Freshwater aquaculture is predominated by pond culture covering an area of 4 769 ha with a production of 49 951 tonnes. In 2003 this constituted about 30 percent of the total aquaculture production. The cultured area is spread throughout the country, with earthen ponds covering the largest area of 4 769 ha, producing more than 80 percent of the freshwater aquaculture production which comprises mainly the red hybrid tilapia, hybrid walking catfish and climbing perch. Floating net-cage culture of red tilapia and river catfish, the Pangasius and the Mystus, is practiced in lakes, reservoirs and ex-mining pools, occupying an area of 2 734 ha. A small percentage of about 10 percent of the freshwater pond area is used for the polyculture of the Chinese carps, Javanese carp and common carp, and some for river mahseer, snake head, marble goby, arowana and giant freshwater prawns.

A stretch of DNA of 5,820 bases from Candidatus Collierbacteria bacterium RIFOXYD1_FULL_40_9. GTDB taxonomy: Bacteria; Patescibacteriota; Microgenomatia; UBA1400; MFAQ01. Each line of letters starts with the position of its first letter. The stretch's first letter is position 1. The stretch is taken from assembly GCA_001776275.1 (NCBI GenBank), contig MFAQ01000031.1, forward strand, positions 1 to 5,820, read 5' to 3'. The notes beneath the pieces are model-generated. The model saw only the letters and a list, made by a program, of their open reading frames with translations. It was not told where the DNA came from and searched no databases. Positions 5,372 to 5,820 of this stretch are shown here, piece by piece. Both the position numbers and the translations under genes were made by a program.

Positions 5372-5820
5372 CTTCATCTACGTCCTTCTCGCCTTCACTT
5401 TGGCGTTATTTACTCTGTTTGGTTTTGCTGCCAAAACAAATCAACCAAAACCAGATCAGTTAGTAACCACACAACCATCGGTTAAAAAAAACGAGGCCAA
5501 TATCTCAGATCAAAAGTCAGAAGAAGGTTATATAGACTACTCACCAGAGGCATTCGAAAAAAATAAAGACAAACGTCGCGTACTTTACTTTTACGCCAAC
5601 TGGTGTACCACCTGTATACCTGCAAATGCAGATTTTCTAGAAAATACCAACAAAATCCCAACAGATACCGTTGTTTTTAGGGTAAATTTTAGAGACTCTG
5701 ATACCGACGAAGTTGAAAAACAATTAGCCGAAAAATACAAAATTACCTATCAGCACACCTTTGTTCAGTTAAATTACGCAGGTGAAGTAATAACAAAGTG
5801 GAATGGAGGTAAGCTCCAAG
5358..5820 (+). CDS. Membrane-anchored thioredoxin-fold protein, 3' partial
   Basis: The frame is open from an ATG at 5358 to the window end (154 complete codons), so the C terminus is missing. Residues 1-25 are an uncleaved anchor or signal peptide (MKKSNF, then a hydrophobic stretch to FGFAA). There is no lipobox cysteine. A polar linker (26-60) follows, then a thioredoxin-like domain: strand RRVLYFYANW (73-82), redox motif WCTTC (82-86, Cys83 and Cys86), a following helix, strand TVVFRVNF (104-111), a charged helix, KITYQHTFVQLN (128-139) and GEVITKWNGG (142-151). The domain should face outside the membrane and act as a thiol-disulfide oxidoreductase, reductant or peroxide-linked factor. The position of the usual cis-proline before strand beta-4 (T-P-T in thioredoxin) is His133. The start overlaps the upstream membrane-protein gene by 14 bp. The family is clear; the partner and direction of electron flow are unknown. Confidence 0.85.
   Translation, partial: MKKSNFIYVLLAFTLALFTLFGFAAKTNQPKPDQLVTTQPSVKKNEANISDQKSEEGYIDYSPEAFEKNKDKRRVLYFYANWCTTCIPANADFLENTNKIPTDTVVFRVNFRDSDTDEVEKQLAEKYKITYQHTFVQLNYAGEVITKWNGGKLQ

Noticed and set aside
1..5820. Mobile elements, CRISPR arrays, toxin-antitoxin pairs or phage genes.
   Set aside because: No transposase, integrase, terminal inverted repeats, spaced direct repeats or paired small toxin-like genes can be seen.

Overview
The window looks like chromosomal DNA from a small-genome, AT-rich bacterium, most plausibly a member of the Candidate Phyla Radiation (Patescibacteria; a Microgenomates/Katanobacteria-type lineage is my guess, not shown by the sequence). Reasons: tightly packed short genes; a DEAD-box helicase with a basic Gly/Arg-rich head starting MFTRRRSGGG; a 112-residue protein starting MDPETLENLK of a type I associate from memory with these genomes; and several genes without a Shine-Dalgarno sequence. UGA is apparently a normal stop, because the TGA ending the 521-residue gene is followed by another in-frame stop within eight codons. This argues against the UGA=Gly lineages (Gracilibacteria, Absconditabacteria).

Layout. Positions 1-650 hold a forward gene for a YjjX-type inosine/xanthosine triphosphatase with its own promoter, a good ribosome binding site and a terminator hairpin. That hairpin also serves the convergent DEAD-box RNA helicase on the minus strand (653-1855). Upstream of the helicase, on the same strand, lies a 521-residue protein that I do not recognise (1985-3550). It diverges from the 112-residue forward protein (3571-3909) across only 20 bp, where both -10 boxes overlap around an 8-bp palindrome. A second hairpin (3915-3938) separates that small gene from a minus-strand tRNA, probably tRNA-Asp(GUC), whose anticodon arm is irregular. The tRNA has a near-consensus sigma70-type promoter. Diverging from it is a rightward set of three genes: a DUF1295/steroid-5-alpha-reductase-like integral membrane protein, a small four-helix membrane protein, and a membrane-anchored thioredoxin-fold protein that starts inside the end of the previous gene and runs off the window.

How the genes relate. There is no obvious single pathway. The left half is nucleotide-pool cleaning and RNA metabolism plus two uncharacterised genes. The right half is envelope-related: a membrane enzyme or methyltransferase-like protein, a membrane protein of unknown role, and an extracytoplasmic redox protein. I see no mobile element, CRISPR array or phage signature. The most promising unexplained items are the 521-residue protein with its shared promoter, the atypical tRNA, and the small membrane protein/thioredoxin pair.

Cultured species